As a school subject, history was a child of the nation state. In most countries, it was the main task of history teaching to legitimize and promote loyalty, identity and belonging to the state, territory and the people (the nation). Therefore the content of the teaching focused on state power, society and the history of the nation—often with an emphasis on stories about the national past that more or less idyllically emphasized the importance of the national community for the state, society and nation - especially when external threats occurred.

Due to historical circumstances. the nation-building processes in Denmark during the 1800s seem to be very strong compared to other European countries. In the 1700s the Danish absolute kingdom was multicultural and multilingual. However, after the surrender of Norway in 1814 and especially after the defeat in the war with Prussia and Austria and the loss of the Duchies of Sleswig and Holstein in 1864, Denmark became a small country with only a Danish speaking population. Both from above (the government) and from below (the people) intensive nation-building was launched to protect and preserve Denmark and what was called Danishness.

Like in other countries, the school subject history played an important role in developing the students’ national feelings and love for the homeland. In 1900 the curriculum—so-called Circular of Sthyr—made history a school curriculum subject. It emerges clearly from the curriculum that the time was characterized by nation-building and the perception of national community and collective identity ranked above all other communities and identities such as class, wealth, gender and occupation. The Circular clearly expressed this intention: “[...] to develop a healthy and strong imagination in connection with a warm and vivid feeling especially for our people and country [...]. With its abundance of examples addressed to the moral appreciation of the children” [20].

Historical narratives were a means to mold children's characters and personalities—including construction of a strong and jingoistic nationalism. Teaching and learning materials from that time set the scene using a collective “we” identifying all Danes—irrespective of their social and economic status and other differences. For instance, students learned that the first Danes were reindeer hunters. That is to say that from the very beginning Denmark was a national governmental entity. And since then, (usually) good and wise kings led the country and the people safely through bad times, and made progress and better conditions for all. Textbooks expressed the socialized and national task of the subject. For instance, the preamble to Nikoline Helm’s De Danske og deres Broderfolk (The Danes and their sister nations), which first appeared in 1916, subsequently went through more than 20 print runs and was still in use until the late 1950s, says (author's translation from Danish to English):

“Boys and girls! Denmark is our country, which we love! It is a beautiful country with salt, sea, and a refreshing wind, and our live—in spite of the problems many have to fight against – live under more fortunate circumstances than almost all the people in the world. Is that why we are so fond of our country? No, if anything, probably because this is our home. Here our fathers and mothers were raised and their parents before them. And we know that our people lived here from ancient times.” [21]

The subject content was mostly the history of Denmark, but it appears from the title of the above-mentioned textbook that students could also read a little about “the sister nations”, i.e., Norway and Sweden. Other states such as Germany and Great Britain were for the most part only mentioned when “we” and “them—the other” were at war.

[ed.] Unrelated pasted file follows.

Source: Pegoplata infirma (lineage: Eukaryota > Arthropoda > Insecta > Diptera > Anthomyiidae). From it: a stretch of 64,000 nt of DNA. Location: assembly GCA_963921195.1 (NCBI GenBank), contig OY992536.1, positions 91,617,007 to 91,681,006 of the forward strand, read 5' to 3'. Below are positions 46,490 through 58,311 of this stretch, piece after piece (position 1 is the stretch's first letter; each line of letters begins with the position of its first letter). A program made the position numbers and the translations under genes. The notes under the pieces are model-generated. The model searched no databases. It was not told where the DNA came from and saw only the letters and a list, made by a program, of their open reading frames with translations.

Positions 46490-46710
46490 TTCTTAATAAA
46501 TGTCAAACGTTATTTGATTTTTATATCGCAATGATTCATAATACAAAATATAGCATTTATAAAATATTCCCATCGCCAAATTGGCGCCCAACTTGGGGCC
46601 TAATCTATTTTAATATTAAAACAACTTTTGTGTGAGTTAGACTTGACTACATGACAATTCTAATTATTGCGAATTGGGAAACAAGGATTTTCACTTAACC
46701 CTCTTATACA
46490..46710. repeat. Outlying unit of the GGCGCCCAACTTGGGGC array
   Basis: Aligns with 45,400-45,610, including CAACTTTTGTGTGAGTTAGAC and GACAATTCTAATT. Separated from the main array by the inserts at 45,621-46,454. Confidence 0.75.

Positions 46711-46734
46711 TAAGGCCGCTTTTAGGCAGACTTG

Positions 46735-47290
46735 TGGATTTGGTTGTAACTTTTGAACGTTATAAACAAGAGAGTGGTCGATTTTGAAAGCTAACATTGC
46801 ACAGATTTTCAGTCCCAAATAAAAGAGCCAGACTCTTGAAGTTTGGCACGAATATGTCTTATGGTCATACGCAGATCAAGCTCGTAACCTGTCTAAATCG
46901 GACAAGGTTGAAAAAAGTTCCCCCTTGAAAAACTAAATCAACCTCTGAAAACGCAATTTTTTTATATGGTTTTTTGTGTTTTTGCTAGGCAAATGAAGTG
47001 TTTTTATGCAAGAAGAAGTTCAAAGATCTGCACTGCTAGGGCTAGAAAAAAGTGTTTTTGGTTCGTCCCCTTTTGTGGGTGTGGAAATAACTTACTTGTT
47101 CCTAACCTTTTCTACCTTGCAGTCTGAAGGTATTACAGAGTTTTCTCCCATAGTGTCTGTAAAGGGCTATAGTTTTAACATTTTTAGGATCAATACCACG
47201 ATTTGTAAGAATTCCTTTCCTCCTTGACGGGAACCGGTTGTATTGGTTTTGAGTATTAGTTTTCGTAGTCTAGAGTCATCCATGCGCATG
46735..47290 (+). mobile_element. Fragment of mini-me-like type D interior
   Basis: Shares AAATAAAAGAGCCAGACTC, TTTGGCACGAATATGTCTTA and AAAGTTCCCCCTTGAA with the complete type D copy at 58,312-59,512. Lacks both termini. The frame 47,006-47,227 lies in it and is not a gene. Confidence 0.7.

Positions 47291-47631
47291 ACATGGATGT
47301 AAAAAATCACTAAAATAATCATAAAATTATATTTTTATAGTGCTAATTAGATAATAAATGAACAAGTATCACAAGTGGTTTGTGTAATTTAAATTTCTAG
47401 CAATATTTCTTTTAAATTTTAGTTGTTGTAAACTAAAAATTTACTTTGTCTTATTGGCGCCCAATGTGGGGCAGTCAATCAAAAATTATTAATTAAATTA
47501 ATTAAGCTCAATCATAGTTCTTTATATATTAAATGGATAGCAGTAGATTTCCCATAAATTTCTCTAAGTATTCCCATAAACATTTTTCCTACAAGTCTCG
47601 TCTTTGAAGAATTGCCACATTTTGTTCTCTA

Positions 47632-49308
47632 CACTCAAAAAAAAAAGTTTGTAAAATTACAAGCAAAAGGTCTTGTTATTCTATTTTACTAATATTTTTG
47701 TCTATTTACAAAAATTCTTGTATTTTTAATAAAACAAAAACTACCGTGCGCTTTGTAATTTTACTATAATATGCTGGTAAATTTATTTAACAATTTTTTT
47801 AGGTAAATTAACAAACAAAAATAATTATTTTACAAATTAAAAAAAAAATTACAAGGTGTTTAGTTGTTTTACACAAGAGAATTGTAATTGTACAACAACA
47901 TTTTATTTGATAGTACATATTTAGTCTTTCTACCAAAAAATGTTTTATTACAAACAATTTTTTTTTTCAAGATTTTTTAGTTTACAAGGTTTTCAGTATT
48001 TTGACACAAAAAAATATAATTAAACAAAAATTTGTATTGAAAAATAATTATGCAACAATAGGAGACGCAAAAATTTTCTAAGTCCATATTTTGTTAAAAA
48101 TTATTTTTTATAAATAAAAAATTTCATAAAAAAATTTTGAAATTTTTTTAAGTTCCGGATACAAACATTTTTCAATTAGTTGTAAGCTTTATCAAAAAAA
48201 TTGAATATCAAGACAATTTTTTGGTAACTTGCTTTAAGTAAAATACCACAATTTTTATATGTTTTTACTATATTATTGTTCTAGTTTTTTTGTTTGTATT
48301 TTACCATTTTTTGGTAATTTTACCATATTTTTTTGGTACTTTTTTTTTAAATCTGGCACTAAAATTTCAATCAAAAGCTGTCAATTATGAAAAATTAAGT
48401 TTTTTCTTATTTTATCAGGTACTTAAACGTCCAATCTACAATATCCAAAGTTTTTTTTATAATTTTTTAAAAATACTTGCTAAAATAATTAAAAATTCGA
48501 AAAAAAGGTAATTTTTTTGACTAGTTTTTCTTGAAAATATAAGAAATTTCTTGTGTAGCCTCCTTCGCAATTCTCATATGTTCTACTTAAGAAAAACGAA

In the 1920s and 1930s, the curriculum of Sthyr was criticized for promoting nationalism and reinforcing enemy images. However, not before 1960 did this lead to fundamental changes in the curricula. In addition, the 1960 curriculum was something new. Compared with the previous curricula it was striking how much the purpose of the subject history in the new curriculum focused on the international. In the declaration of objectives, the international actually makes up more than half of the text. This can be seen as a consequence of the fact that after WWII Denmark became more politically and economically involved in the world, for instance with its membership of the United Nations in 1945, OEEC in 1948 and NATO in 1949. The greater emphasis on international content in the subject is justified by the importance of intercultural understanding assigned at the time: “[...] to consider the problems (in the world) from the standpoint of equality between peoples” and “[...] to solve mankind’s common problems in a spirit of friendly international cooperation” [22]. With this emphasis on the “people’s” and “mankind’s common problems”, you could expect a more world-history like approach and the use of categories other than the nation state in history teaching. However, that is not the case. According to the brief indication of the content of the curriculum, students should be presented with a chronological review of history with an emphasis on the history of Denmark—however, with the inclusion of certain aspects of contemporary events from world history. The historical content was organized by grade level. Thus students in third grade have to learn about in antiquity: “Denmark in the Stone Age, Bronze Age and Iron Age […] (and) selected topics of the ancient Mediterranean cultures”. In the seventh grade (where compulsory education stopped), students were taught “Denmark from 1914 to the present day with perspectives of the two world wars, the Soviet Union, Western Europe, USA, Nazism, the rise of the colonial countries, the work of the UN.” So the main task of the subject history in Danish schools was to pass on the historical and cultural heritage of the nation state to the next generation.